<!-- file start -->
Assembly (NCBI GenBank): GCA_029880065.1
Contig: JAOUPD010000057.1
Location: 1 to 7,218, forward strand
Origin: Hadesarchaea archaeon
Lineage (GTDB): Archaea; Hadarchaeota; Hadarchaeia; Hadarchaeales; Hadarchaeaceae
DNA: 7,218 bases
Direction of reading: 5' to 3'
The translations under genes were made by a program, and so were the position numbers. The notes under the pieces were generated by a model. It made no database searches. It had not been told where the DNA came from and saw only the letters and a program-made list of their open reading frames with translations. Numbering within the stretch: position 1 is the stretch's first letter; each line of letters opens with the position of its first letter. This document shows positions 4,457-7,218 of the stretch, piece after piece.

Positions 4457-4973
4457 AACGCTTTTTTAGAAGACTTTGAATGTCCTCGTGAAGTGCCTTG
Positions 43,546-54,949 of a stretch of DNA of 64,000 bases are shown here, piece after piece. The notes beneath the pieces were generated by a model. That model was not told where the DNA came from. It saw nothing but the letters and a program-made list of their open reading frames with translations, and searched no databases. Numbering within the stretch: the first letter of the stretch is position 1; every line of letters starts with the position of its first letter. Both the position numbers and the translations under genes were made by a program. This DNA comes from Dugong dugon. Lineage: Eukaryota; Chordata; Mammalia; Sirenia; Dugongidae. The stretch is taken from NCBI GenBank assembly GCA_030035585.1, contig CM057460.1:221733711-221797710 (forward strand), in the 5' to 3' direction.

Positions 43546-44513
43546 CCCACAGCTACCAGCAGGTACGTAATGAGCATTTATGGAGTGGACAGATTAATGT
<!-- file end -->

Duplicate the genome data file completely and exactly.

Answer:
Assembly (NCBI GenBank): GCA_029880065.1
Contig: JAOUPD010000057.1
Location: 1 to 7,218, forward strand
Origin: Hadesarchaea archaeon
Lineage (GTDB): Archaea; Hadarchaeota; Hadarchaeia; Hadarchaeales; Hadarchaeaceae
DNA: 7,218 bases
Direction of reading: 5' to 3'
The translations under genes were made by a program, and so were the position numbers. The notes under the pieces were generated by a model. It made no database searches. It had not been told where the DNA came from and saw only the letters and a program-made list of their open reading frames with translations. Numbering within the stretch: position 1 is the stretch's first letter; each line of letters opens with the position of its first letter. This document shows positions 4,457-7,218 of the stretch, piece after piece.

Positions 4457-4973
4457 AACGCTTTTTTAGAAGACTTTGAATGTCCTCGTGAAGTGCCTTG
Positions 43,546-54,949 of a stretch of DNA of 64,000 bases are shown here, piece after piece. The notes beneath the pieces were generated by a model. That model was not told where the DNA came from. It saw nothing but the letters and a program-made list of their open reading frames with translations, and searched no databases. Numbering within the stretch: the first letter of the stretch is position 1; every line of letters starts with the position of its first letter. Both the position numbers and the translations under genes were made by a program. This DNA comes from Dugong dugon. Lineage: Eukaryota; Chordata; Mammalia; Sirenia; Dugongidae. The stretch is taken from NCBI GenBank assembly GCA_030035585.1, contig CM057460.1:221733711-221797710 (forward strand), in the 5' to 3' direction.

Positions 43546-44513
43546 CCCACAGCTACCAGCAGGTACGTAATGAGCATTTATGGAGTGGACAGATTAATGT